But however much my grandpa dislikes us making a fuss over him or giving him presents, he always appreciated gifts and fussing in the form of food - especially sweets. On just about every visit to my grandpa must involve the baking of at least one batch of his favourite peanut butter cookies, and in addition to his usual gift of cookies this year, I was determined to bake a pie. It is summer, after all, and fruit is in abundance - it would have been a crime not to make a pie.

And so I made a blueberry peach pie, which my grandpa happily consumed for dessert with a scoop of freshly whipped cream, and again the next day. For lunch.

So here it is for you to go bake and devour. For dessert, or even lunch, if you so desire.

Thursday, August 2, 2012

Scenes of Camp and a Recipe for Potatoes

grandpa at 90 tucked in the woods his 90th birthday

This past weekend I spent at my grandfather's camp (what southern Ontarians refer to as a "cottage" I believe) for his 90th birthday. Traditionally, the whole family gathers in Thunder Bay for my grandpa's birthday - which he is always loathe to celebrate. "Bah - it's just another day!" he insists every time. But of course he always happily receives his birthday cake, heaped high with berries and whipped cream (his favourite).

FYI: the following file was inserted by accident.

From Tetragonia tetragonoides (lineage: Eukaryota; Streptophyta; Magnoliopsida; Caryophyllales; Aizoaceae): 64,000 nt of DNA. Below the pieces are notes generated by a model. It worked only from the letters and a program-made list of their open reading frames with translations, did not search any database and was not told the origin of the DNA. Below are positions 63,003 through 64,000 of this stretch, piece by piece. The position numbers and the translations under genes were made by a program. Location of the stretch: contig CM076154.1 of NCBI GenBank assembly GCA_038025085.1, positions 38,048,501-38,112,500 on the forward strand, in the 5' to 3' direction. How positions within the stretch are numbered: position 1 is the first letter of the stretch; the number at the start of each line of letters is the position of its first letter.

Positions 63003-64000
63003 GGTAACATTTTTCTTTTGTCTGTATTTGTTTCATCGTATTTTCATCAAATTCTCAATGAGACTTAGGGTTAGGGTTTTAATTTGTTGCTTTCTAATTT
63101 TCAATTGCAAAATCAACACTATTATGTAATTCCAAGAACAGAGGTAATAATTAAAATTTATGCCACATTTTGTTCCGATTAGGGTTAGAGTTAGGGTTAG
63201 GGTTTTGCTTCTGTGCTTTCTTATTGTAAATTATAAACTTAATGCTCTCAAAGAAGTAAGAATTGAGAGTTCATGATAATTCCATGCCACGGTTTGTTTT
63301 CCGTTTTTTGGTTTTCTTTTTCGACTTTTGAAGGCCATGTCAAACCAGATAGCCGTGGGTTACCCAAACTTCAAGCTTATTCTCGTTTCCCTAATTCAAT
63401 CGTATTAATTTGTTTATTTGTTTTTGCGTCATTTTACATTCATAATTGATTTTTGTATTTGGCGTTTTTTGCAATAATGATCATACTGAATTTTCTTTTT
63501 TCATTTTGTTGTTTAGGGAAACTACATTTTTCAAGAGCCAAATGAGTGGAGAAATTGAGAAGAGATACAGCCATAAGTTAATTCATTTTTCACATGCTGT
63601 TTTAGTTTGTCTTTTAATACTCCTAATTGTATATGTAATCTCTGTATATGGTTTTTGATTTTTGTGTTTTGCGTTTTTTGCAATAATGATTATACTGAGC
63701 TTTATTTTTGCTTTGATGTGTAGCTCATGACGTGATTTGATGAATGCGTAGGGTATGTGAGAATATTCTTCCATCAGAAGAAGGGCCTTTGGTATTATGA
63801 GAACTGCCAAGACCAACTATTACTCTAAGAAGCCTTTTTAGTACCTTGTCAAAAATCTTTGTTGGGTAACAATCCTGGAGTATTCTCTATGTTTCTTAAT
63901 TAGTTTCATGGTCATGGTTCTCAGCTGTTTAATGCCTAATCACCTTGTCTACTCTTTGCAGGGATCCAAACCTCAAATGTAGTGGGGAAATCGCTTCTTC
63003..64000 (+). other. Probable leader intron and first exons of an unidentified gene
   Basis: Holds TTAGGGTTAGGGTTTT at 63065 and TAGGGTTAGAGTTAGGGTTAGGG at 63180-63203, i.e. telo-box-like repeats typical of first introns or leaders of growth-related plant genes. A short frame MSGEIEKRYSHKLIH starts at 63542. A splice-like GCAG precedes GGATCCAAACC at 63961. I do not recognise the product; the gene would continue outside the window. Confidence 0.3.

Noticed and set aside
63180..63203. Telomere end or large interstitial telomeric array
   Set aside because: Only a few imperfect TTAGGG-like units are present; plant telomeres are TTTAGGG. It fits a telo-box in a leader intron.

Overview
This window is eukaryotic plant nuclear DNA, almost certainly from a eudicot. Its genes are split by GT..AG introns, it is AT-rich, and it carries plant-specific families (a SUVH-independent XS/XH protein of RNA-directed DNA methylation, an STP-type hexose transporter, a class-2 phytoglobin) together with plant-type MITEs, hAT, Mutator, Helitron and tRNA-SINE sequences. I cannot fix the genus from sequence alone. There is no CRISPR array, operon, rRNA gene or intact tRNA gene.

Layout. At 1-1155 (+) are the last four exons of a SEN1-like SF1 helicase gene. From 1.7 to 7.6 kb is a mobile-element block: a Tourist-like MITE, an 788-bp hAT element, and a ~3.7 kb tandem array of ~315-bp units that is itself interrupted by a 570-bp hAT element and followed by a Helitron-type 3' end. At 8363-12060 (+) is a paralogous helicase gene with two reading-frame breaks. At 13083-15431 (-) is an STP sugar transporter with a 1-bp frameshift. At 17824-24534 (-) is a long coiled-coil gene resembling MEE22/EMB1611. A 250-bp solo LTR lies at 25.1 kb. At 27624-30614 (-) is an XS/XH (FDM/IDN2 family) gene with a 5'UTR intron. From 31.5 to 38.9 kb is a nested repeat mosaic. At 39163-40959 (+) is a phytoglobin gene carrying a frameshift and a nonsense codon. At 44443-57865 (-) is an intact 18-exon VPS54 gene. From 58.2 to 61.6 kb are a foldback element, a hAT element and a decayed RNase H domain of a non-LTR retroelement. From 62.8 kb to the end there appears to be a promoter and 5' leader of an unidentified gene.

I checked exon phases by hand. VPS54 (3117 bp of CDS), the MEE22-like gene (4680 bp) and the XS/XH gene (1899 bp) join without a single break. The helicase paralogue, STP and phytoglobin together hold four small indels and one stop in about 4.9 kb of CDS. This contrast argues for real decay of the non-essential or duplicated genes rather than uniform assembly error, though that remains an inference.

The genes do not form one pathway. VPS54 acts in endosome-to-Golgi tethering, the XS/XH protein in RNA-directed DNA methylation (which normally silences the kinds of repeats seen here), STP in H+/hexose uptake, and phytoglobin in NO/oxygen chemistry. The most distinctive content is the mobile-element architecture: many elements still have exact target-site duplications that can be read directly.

a mother's hands grandpa and his cake a mother's hands, b&w
angel food, summer fruit, & whipped cream the remains of dessert heaped high

And during any of my family shindigs there is always, always lots of food involved. Cheese, chips, homemade bread, and trail mix abound throughout the house, there are barbecue dinners, vegetable dishes from the garden, and dessert - every night there must be dessert. Naturally, I am not one to protest such indulgence.